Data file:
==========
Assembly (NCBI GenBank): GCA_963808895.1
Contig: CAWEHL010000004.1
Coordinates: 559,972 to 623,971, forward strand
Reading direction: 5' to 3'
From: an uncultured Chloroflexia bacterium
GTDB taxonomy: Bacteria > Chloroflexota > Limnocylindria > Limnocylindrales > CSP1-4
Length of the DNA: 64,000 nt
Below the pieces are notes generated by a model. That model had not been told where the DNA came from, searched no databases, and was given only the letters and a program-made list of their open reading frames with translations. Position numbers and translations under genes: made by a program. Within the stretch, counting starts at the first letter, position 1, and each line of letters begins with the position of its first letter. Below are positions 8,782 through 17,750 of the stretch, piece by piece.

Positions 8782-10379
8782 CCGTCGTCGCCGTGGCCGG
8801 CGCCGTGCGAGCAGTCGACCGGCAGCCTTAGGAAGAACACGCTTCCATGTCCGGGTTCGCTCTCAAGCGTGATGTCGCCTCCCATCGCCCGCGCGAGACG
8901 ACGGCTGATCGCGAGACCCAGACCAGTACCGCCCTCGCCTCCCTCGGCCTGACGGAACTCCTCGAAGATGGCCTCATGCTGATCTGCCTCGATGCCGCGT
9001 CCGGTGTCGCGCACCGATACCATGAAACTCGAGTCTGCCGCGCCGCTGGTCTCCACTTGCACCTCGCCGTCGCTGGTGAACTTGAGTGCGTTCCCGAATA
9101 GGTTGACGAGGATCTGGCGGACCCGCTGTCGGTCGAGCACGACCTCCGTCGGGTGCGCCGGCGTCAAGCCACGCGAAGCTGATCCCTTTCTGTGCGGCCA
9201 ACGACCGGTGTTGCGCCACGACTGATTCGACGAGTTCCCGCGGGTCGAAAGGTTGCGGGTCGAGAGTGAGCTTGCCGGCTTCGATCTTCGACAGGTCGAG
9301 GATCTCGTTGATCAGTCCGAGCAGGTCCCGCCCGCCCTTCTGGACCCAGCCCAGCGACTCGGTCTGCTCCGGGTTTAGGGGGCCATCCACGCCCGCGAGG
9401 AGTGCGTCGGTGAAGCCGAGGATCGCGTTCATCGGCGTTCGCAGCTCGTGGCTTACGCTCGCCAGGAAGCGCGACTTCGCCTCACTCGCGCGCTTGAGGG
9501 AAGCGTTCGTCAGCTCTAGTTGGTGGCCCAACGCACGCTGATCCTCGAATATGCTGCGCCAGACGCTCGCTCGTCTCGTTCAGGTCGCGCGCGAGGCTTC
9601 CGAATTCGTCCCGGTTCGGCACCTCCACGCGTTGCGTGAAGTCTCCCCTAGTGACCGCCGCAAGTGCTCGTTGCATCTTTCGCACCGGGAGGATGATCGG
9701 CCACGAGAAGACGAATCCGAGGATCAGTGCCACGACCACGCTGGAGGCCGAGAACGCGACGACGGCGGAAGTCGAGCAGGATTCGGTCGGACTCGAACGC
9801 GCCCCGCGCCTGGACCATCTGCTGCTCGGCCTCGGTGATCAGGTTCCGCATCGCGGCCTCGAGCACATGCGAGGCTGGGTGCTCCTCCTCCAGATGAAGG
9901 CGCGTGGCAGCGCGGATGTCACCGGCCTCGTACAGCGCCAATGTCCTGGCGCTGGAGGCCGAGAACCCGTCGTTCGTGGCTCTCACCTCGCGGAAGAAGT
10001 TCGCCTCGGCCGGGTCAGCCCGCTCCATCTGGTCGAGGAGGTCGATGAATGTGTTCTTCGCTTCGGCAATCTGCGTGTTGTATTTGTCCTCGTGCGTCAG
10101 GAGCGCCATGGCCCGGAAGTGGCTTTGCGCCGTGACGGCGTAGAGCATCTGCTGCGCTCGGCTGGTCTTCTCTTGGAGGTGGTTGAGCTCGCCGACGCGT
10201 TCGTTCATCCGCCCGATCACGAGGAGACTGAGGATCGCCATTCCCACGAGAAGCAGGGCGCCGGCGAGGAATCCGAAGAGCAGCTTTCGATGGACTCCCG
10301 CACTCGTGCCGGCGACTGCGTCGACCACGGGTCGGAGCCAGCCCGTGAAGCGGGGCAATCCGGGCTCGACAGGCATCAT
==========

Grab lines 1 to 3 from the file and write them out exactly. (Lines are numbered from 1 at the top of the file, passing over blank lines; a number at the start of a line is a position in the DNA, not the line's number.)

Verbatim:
Assembly (NCBI GenBank): GCA_963808895.1
Contig: CAWEHL010000004.1
Coordinates: 559,972 to 623,971, forward strand